Friday, 2 January 2009

Odd art - or not art?

For a while I've been meaning to mention the paintings of the Norwegian-born artist Odd Nerdrum: see the official sites and - whose works have been described as "the result if Rembrandt had painted the sets of The Road Warrior". While not all of his works come into this category - he also does still-lifes and portraiture - a large body of them are allegorical paintings of classical figures involved in incomprehensible trades and rituals in a sombre landscape (based on Iceland, of which Nerdrum is now a citizen). This permanently twilit world is evidently post-apocalyptic; despite the generally primitive trappings, a few (such as the rifle-bearing Water Protectors) carry modern equipment.

But despite the evocative power of his works, and his adoption of the highly traditional media and perfected techniques of the Old Masters, Nerdrum doesn't view himself as an artist but as a creator of "kitsch": not in the usual pejorative sense, but in the sense described in his manifesto, On Kitsch, of figurative, non-ironic and narrative painting that focuses on skill over innovation (see World Wide Kitsch). He came to this stance via a split with Modernism after a controversy that arose when Nerdrum protested at the Norwegian National Academy of Art's failure to offer classes in figurative painting - see The Importance of Being Odd: Nerdrum's Challenge to Modernism (Paul A. Cantor, Artcyclopedia).

Whatever the intent and classification, his work has remarkable intensity, and turns up in surprising places. One of the scenes in Tarsem Singh's film The Cell - the point where Agent Novak encounters three hooded figures inside Stargher's mind - is a clear quote from Nerdrum's Dawn (Singh saw the painting on the wall of its owner, David Bowie).

Nerdrum's works have been used as cover art for several books: his Isola for the Erotic Distance poetry anthology by Barbara Campbell, his Five Persons Around a Water Hole for Joshua Buckley and Michael Moynihan's Tyr journal, and Sleeping Twins for Dennis Barone's The Returns. There are a number of book collections of Nerdrum's work: see Google Books. The most recent, and most comprehensive, is Themes (Odd Nerdrum, Bjorn Li, Distributed Art Pub Inc, 2006, ISBN 8275472261).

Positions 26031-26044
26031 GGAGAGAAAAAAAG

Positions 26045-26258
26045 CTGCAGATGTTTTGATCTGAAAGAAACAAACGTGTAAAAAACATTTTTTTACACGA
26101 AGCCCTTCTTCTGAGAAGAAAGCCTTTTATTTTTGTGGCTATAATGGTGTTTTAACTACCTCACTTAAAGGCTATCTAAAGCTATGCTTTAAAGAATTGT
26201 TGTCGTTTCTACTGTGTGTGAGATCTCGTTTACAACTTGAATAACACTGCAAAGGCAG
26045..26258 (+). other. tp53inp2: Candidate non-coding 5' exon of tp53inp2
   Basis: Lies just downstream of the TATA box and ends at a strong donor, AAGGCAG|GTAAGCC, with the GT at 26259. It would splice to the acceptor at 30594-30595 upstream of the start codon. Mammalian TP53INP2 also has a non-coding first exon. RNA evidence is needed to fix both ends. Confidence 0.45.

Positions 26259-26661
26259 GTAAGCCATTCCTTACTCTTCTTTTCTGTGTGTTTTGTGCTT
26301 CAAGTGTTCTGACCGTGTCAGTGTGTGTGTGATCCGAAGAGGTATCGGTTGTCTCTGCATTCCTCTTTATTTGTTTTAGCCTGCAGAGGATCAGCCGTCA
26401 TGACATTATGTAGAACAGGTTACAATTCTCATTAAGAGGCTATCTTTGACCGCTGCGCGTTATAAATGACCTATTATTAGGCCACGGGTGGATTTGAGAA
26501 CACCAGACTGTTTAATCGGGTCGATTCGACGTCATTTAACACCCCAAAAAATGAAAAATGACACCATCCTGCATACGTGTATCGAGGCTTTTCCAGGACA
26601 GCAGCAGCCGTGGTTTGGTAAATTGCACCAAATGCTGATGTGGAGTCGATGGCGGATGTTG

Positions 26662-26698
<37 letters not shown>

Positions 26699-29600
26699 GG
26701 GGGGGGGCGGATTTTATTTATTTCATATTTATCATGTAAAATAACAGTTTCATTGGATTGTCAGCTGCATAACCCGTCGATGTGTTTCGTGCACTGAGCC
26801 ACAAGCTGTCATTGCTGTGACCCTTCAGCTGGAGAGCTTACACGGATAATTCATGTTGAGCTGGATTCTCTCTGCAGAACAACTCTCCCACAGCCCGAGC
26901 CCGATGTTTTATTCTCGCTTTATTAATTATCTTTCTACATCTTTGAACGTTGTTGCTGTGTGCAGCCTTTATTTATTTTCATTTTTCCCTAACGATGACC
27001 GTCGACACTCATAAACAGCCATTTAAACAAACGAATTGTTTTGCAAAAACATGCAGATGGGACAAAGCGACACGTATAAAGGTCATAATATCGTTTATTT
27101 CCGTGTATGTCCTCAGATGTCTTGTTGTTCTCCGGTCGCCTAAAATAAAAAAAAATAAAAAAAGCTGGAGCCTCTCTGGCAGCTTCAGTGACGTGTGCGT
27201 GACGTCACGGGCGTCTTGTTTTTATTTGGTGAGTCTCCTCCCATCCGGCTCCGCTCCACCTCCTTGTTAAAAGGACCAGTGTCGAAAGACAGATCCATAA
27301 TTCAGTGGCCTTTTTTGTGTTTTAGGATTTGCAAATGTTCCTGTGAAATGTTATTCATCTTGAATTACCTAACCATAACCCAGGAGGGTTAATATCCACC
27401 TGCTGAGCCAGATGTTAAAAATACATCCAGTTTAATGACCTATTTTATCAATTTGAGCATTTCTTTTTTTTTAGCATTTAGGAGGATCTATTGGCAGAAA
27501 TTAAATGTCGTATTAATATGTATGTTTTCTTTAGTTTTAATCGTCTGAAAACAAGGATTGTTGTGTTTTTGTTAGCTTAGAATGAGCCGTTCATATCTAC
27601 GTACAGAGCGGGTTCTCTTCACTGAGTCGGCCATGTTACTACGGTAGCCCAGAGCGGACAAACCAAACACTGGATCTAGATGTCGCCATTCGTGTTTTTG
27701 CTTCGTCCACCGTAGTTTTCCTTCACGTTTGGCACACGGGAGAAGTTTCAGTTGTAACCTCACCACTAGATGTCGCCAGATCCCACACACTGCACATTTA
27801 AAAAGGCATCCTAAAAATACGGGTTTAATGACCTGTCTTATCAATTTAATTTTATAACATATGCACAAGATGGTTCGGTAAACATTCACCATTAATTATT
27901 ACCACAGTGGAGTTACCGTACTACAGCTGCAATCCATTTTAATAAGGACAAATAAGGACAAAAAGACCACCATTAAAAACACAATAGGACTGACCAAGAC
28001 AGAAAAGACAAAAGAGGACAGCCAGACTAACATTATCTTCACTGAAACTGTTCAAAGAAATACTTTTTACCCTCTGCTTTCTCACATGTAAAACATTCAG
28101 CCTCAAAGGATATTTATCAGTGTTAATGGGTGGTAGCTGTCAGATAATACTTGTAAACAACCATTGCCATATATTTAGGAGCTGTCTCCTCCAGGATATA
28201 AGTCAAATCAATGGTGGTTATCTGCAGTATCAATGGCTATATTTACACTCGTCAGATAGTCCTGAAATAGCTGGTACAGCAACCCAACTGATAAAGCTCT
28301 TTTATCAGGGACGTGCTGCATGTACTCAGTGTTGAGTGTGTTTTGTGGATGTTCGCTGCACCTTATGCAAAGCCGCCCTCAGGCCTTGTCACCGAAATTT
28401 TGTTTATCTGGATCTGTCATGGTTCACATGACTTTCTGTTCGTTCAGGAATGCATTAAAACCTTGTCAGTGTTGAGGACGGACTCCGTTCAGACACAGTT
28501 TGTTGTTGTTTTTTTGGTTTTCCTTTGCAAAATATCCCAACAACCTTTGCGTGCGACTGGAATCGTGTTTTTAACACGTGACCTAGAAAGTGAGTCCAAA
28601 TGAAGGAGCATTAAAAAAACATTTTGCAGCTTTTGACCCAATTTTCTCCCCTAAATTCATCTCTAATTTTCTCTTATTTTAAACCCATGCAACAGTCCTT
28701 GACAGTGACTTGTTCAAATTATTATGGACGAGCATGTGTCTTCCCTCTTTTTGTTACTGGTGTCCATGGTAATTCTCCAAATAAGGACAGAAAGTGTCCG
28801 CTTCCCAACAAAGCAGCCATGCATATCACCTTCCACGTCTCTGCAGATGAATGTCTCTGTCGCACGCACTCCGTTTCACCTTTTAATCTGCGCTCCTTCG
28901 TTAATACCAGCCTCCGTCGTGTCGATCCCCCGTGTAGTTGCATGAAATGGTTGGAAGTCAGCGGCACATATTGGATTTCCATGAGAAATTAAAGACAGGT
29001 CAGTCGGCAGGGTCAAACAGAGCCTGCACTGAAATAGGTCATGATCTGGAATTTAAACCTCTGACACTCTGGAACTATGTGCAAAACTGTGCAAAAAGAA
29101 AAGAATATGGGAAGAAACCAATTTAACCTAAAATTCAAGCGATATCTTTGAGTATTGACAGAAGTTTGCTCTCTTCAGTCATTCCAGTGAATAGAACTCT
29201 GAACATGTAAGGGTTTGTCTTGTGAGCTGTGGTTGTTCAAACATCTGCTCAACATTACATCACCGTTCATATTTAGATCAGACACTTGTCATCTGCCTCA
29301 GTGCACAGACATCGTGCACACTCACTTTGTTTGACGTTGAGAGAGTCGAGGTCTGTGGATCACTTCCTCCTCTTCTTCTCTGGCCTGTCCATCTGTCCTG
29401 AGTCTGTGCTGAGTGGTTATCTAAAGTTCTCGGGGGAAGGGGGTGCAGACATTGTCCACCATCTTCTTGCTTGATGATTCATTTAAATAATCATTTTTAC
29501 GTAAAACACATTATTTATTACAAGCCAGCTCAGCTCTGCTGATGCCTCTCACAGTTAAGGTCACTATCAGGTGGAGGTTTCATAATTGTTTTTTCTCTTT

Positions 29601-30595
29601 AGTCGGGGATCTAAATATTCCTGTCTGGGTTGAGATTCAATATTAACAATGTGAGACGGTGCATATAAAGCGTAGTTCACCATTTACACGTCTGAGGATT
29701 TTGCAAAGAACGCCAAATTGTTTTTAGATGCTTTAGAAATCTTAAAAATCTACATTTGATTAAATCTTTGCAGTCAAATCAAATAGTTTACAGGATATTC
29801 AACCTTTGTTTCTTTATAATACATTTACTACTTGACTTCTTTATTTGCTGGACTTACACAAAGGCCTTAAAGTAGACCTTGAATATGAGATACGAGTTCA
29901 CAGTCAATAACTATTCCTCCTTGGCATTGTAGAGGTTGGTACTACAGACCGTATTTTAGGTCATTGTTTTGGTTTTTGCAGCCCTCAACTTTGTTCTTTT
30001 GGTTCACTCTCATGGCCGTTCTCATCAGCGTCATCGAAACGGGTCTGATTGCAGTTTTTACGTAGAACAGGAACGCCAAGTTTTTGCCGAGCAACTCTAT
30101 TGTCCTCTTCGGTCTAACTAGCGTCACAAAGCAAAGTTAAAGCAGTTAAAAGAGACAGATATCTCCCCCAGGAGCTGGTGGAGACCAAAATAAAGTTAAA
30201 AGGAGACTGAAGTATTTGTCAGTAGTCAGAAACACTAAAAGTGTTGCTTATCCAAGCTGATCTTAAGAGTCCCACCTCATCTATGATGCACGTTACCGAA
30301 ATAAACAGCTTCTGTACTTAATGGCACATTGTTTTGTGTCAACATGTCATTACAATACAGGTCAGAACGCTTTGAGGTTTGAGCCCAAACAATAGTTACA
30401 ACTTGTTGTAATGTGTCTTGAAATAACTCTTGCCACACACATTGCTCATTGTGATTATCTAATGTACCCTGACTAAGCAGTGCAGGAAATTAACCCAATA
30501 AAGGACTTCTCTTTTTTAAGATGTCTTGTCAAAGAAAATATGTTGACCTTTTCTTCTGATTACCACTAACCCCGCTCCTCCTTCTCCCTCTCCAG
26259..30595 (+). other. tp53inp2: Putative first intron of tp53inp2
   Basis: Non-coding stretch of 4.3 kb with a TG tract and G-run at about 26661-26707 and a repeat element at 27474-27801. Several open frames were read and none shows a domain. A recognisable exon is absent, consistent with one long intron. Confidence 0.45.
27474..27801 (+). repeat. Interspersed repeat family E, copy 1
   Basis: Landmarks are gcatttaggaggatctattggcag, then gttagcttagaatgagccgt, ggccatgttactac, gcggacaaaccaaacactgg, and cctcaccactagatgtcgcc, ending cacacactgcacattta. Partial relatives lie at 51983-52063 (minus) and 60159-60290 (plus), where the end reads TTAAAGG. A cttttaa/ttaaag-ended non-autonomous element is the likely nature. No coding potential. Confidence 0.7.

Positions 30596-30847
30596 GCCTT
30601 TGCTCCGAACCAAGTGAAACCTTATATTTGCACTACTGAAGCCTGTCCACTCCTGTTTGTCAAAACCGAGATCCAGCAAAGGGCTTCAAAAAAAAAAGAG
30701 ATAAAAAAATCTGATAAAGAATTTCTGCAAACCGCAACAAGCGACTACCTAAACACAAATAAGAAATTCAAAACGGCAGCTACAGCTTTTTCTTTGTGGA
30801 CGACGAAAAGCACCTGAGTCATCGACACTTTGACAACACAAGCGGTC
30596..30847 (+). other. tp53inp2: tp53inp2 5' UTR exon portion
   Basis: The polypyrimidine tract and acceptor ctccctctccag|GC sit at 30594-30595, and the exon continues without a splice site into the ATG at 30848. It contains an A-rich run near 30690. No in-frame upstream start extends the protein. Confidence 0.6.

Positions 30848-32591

The reason Nerdrum sprang to mind was seeing the work of another kitsch artist, Agostino Arrivabene, yesterday; the latter's Figure series - tribal figures doing peculiar things in sombre landscapes - strongly resemble Nerdrum's. I don't know if there's any conscious influence or homage. Looking at World Wide Kitsch, however, there appear to be stylistic similarities within the movement: Luke Hillestad's The Recovery and the works of Ibolya Csanádi also contain archaically-clothed figures in brown landscapes with a glimmer of sun low on the horizon.

- Ray

1 comment:

  1. Definitely Road Warrior. (I used to love that movie; now it looks so old.)

    I love his name (and I had never heard of him before).

    He reminds me of many different Dutch artists (because I can't remember the names of the exact ones...). Also, composition and body style, he sort of reminds me of Andrew Wyeth -- especially the paintings of his (Wyeth's) German neighbors. Wyeth's colors are more delicate and his light much ... lighter/clearer, but the body style and sparse terrains are similar, to my not-very-expert eye.